Very few, if any of those tiny sketches ended up as paintings, but they turned out to be great kickstarters and taught me my first lessons of art making. Keep a fluid, open mind; trust your gut instincts; give yourself permission. Of course, the painting’s n e v e r finished, but you have to call it quits at some point..

  2. You can plan yourself into a box. Or plan so much there’s no incentive to finish the art. I’ve done both and try to keep an own mind and trust in all my previous study that the art will find it’s way out.

  3. This made me think about how being creative is like traveling somewhere but without much planning and just going along with whatever happens. With the internet we have become a bit obsessed with planning and having to many expectations. Think about all your travel adventures when the internet didn’t exist. That’s how I’d like to feel when I’m creating or doing art. Having something new and exciting happen along the way and being open to experiencing it.

  4. I love this letter. Maturity in making art comes with the learning how to break from the goal thing, and follow the brush. It’s only natural and built into our human make up to have visualization of what “might be”, that vision that pushes us to paint at all. What will I paint? Oh, I can paint that, I can see it now… that will be GREAT!… only to find out along the way lots of stumbling blocks and disappointment over things not turning out the same way as my end product mental visual. Every painting I do has stages of intense frustration and disappointment. They never look the same as my pre-paint mental visual in the end. I let go of thinking I had to stay within the grid, no grids for me, just paint and play the music loud enough to drown out my own critical voice. Most of the time they surprise me and outdo the pre-paint mental visual. Or, I’ve forgotten what that pre-paint mental visual looked like, both concepts work.

  5. These are great reminders. When I’m feeling ‘locked in’ with too much planning and anticipation, sometimes I put on jazz to inspire the intuitive and improvisation nature of art-making.

  6. Vicki L Gundrum on

    I have had a big career in book publishing. Advice for writing has shifted from the days of yore “write what you know” to “write what you want to know.” Writing while exploring can lead to exquisite results. Commercial bestsellers are planned, of course, and for many are a good way to learn–and the most reliable way to make money. But I wouldn’t want to be stuck like that. Writers fit into two camps–the planners and the pantsers, who write by the seat of their pants. I read here many parallels between advice for artists and best practices for writers. I just bought my first sketchbook.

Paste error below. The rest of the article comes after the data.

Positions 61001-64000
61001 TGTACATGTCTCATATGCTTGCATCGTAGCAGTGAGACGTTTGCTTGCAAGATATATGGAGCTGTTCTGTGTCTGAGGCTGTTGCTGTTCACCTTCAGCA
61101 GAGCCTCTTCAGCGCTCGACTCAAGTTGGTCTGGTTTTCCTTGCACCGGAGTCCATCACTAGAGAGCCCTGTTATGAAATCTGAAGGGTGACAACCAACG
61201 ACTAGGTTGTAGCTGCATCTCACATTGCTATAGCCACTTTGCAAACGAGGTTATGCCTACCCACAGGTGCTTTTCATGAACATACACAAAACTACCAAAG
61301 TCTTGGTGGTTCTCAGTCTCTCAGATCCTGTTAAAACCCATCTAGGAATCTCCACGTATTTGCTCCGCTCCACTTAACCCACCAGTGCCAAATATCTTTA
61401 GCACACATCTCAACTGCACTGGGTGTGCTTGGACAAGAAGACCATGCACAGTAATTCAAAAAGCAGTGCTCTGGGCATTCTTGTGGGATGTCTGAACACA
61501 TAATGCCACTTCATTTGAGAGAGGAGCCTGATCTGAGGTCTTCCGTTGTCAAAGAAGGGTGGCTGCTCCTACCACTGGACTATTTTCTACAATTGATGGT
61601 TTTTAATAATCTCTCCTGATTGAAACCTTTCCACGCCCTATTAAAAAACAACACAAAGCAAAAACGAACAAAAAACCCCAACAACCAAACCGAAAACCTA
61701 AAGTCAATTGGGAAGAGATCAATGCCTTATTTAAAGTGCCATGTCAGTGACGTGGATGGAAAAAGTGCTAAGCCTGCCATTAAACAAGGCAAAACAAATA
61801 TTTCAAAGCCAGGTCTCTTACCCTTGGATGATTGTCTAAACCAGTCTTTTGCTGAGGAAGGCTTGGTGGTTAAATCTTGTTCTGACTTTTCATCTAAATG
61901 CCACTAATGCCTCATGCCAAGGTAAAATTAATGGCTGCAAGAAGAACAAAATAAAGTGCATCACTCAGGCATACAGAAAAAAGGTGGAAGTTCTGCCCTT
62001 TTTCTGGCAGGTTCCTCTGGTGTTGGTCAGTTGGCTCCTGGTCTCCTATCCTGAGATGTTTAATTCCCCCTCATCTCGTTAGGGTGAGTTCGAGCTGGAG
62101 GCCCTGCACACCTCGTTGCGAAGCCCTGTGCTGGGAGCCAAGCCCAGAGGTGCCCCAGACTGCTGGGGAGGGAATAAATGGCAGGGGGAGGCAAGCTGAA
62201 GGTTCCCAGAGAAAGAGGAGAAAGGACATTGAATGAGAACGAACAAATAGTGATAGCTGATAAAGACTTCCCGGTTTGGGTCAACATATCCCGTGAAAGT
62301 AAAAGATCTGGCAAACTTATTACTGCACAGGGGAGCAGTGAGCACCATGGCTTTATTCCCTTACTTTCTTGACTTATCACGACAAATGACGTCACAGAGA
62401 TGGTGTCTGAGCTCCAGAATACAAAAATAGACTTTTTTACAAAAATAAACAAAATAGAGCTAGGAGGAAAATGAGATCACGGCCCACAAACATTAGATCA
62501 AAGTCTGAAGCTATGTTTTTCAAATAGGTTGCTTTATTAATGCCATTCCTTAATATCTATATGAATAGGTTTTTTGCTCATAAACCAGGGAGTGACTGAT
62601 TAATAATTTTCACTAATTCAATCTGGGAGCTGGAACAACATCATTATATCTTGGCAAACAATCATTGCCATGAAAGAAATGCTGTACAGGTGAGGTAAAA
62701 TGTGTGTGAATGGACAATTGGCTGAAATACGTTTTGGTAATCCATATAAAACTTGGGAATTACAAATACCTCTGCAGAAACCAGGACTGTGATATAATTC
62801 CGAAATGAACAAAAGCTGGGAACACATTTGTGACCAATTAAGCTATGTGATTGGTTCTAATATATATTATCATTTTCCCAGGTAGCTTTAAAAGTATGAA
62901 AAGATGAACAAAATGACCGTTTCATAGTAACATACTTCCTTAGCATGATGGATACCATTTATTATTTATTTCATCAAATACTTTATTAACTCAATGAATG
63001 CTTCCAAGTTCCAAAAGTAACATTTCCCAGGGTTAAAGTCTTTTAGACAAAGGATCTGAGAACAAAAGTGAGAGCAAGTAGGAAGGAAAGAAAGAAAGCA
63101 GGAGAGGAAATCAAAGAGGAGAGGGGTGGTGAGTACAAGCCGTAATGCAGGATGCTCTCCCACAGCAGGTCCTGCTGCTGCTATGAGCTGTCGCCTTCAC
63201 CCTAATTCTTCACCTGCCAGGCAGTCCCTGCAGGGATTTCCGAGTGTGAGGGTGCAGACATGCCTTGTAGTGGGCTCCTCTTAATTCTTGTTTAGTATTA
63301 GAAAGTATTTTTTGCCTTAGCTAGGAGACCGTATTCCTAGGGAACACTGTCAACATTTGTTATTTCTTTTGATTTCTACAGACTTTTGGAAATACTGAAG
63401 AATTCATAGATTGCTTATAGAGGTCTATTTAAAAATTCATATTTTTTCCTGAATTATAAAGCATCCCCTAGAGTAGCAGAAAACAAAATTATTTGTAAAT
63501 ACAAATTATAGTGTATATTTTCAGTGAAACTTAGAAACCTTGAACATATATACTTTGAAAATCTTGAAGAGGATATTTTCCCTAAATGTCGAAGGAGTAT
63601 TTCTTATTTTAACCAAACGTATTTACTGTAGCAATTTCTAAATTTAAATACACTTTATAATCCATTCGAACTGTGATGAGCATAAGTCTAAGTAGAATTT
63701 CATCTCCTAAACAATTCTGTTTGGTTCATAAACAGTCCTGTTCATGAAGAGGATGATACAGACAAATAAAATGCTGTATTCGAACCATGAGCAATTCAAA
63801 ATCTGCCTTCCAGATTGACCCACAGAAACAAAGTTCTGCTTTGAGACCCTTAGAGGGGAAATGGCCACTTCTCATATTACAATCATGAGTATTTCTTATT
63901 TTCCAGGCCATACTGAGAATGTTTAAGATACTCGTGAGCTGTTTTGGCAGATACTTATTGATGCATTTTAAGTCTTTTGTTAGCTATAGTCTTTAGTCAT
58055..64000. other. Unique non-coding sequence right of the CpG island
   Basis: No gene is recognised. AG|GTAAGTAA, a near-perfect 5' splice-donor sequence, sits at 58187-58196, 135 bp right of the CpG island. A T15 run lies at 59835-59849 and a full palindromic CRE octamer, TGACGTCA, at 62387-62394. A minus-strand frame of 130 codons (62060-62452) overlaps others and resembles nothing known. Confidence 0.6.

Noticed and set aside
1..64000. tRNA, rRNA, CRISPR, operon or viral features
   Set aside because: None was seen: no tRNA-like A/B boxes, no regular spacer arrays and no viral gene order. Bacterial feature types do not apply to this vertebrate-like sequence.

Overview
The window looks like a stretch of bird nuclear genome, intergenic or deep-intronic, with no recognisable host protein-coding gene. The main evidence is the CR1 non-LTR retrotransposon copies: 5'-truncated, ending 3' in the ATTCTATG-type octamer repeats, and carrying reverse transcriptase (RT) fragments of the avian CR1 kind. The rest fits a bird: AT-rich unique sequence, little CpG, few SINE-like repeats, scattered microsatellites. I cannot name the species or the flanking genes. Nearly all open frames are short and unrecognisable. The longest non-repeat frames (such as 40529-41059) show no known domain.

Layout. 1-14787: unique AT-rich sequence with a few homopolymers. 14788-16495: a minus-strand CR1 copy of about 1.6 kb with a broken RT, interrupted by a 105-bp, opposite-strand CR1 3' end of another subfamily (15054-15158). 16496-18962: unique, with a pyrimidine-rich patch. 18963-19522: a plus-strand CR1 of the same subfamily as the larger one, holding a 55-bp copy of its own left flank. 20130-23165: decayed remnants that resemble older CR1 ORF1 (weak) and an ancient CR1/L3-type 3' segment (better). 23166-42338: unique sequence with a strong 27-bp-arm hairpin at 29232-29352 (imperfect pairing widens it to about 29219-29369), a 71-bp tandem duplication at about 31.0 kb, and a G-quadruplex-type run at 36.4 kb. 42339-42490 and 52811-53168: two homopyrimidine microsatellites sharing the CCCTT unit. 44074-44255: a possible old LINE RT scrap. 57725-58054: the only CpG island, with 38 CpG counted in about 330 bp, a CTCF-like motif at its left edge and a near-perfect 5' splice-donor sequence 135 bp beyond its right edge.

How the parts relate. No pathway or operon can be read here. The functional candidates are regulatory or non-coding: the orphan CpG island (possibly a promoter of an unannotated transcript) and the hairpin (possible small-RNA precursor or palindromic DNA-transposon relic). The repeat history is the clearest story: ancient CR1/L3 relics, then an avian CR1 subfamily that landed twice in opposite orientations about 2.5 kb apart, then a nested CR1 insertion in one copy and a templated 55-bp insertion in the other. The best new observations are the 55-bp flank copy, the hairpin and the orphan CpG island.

7. With changing light, changing weather and bugs, plein air painting lets an artist know their own relative importance of planning. Ideally, general composition, value and color parameters are second nature before beginning on site painting. If there’s to be a lot of pre-planning and sketching, the subject may need revisiting at the same time over several days. If an artist is more geared toward immediacy, the challenge of direct painting for spontaneity can’t be any more stimulating. Yes, basic “rules” and palette preferences are gained through experience, and without which a result may be doomed. But there’s an exhilaration that comes from immediately recording inspiration and communicating that to viewers. This individual decision has no one-size-fits-all answer.

  8. This strikes a chord. I work mostly with colored pencil and have been taught how to create excellent copies of subject, usually captured in a photography. For the past few years I have been stretching to reach beyond that, to find the essence of the subject, what about it interests me, and allow the painting to emerge. I do plan, and am finding that along the way there is a freedom and joy in releasing the plan and following the painting where it leads me. Much like writing fiction, when characters start doing things I have not planned and I have to follow them to where they are going, what they are up to. Not easy, and yet is very rewarding, in all creative media.